Q&A: What are the new rules in relation to travel abroad?

As some non-essential European travel resumes, here is what you need to know

New rules allowing certain non-essential overseas travel between Ireland and Europe came into effect on Monday. But what do you need to know before you book for such a trip?

Firstly, who can travel?

Those who are fully vaccinated, have recovered from Covid-19 in the last six months, or who present a negative Covid-19 test taken during a set period prior to departure can now travel more freely within the European Union, as well as to Iceland, Liechtenstein, Norway, and Switzerland.

The new travel regime means people will not have to quarantine when travelling to Ireland from the above countries, effectively opening the departure gates for holidays abroad.

Meanwhile, people coming here from other areas, including Britain, will have to quarantine at a home address on arrival here if they travel on the basis of a negative test, until they receive a second negative result five days after arrival.


Passengers arriving into Ireland will also have to fill out a passenger locator form before departure.

How do I prove I’m vaccinated?

In order to make travel easier, the EU has introduced a digital Covid certificate, which people can use as proof they are fully vaccinated, have recently recovered from infection, or have a recent negative test.

So far 1.1 million certificates have been emailed to people here, and 600,000 hard copies sent in the post. There is a helpline set up (1800-851504) to assist people who have recovered from Covid-19 in the last six months to get their certificates.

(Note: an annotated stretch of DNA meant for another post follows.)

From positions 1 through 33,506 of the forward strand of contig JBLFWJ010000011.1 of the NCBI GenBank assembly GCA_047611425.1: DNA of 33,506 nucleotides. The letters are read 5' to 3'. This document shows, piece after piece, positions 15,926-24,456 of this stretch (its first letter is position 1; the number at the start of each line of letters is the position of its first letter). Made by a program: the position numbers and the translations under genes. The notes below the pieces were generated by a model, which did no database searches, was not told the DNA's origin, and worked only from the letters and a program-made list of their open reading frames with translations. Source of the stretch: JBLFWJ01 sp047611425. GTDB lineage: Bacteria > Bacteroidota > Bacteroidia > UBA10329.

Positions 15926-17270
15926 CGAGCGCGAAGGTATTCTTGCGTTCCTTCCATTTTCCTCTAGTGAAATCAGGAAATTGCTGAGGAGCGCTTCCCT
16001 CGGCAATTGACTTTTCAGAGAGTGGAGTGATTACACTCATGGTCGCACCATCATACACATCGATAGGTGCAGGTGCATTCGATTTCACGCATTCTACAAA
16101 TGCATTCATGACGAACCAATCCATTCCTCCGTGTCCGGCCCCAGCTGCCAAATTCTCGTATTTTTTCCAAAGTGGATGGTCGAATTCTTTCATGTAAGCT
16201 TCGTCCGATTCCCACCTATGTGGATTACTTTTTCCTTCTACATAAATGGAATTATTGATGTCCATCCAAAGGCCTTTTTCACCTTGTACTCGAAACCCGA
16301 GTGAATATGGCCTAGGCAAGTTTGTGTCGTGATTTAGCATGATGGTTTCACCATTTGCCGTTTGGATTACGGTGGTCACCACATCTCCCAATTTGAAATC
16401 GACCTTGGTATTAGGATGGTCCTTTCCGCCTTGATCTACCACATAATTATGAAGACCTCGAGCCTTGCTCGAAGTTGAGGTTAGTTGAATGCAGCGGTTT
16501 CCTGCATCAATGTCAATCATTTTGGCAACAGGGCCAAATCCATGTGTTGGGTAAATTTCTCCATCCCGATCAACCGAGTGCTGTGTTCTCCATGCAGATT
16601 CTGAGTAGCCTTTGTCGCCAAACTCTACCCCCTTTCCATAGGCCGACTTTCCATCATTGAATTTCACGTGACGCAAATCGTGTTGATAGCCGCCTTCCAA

If I need a negative test, does it have to be PCR?

The State requires those travelling here who are not fully vaccinated or have not recently recovered from the virus to present a negative Covid-19 PCR test – seen as the gold standard – taken no more than 72 hours prior to arrival in the country.

Popular holiday destinations, such as Spain, France and Portugal, accept both PCR or antigen tests as proof of a negative Covid-19 result prior to arrival.

The prices of tests can vary, with Dublin Airport offering PCR tests for €95, with the results back in 24 hours, and cheaper rapid antigen tests for €49, with results back after one hour.

If you're travelling to England, Scotland or Wales from Ireland you do not need to quarantine or take a Covid-19 test for your journey.

Children under 12 travelling into the State with an adult will not need to present negative tests prior to arrival, but those between 12 and 17 years of age will, likely bumping up the price tag of a large family holiday.

It is important to find out what rules apply in the country you are travelling to, as well as the requirements upon return to Ireland.

So the best piece of advice is to double check on the Department of Foreign Affairs website exactly what measures are in place for inbound passengers in the country you are flying to.

So goodbye mandatory hotel quarantine?

The mandatory hotel quarantine system is still in place, although only for people coming from a much smaller number of countries, mainly in South America, Africa, and Asia.

Russia is the only country in Europe still covered by mandatory hotel quarantine requirements, after Turkey was removed late last week.

What is the so-called emergency brake system?

There is an “emergency brake” measure as part of this new EU travel system, which will kick in if a new variant of significant concern is identified in a country. If that happens Government advice will be to avoid travelling to that destination.

If you are travelling back to Ireland from a country subject to such an emergency brake, and are fully vaccinated or recently recovered from Covid-19, you will also need a negative PCR test taken up to 72 hours before arrival here.

You will then have to self-quarantine at home, until you receive a second negative test five days after arrival.

If you are not vaccinated or recovered from Covid-19 and coming from an emergency brake country, you will need to enter 14-day mandatory hotel quarantine.

You will be able to leave hotel quarantine if you test negative 10 days after arrival.

Jack Power

Jack Power

Jack Power is a reporter with The Irish Times